Siekerka: Well, the response so far is that we understand that there’s concern, however what we hear from our policy makers is that we have a revenue problem in the state of New Jersey. I want to suggest, number one we need to step back and look at our spending issues in the state of New Jersey. We need to first and foremost prioritize that spending toward the things that are structurally broken in the state of New Jersey versus talking about new spending. Which, in fact, many of the proposals in front of us today are about new spending. Let’s step back. Let’s get our pension in order, let’s get our funding for state education in order. Let’s get our transportation in order before we talk about new spending in the state of New Jersey.

Schaffler: Perhaps to prove the point, the NJBIA has released an analysis and you basically looked at New Jersey’s business competitiveness compared to some other states that surround New Jersey. What have you found, what have you shared?

Siekerka: We looked at six different factors that have everything to do with taxes and cost of doing business and living in the state of New Jersey and we compared that across seven states in the region and we ranked 7th, dead last. And we were dead last by far, Rhonda. That’s before any of these proposals. So, right now we are an outlier and now we’re talking about increasing taxes and cost of doing business which will make us an extreme outlier. For this we should be concerned.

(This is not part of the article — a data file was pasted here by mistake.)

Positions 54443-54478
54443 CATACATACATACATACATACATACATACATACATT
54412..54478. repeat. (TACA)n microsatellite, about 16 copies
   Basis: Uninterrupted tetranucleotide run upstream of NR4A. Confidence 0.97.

Schaffler: So, one thing the NJBIA has done is called for comprehensive tax and regulatory reform. What exactly does that mean, comprehensive tax reform? Because, as you pointed out, there are new spending priorities with the Murphy administration. So there are ways the Murphy administration will want to pay for that.

Siekerka: Yes. We need to step back and do some comprehensive planning in the state of New Jersey. We’re not very good at planning all the time. What happens is, we come out with one-off legislation without considering the cumulative impact or comprehensive impact of that legislation. We call on our policy makers to take a pause right now, to step back on new mandates and new spending. Let’s wait. We have two task forces working right now. Senate President Sweeney has a task force addressing tax revenue in the state of New Jersey, and Gov. Murphy has a committee that is looking at jobs and opportunities for job creation in the state of New Jersey. Planning would suggest we step back and we wait to get the responses and the recommendations from those task forces, learn from that, have stakeholder engagement, come up with a strategic plan for the state of New Jersey and then in the execution should come legislation that supports the priorities that come out of those recommendations, not the reverse.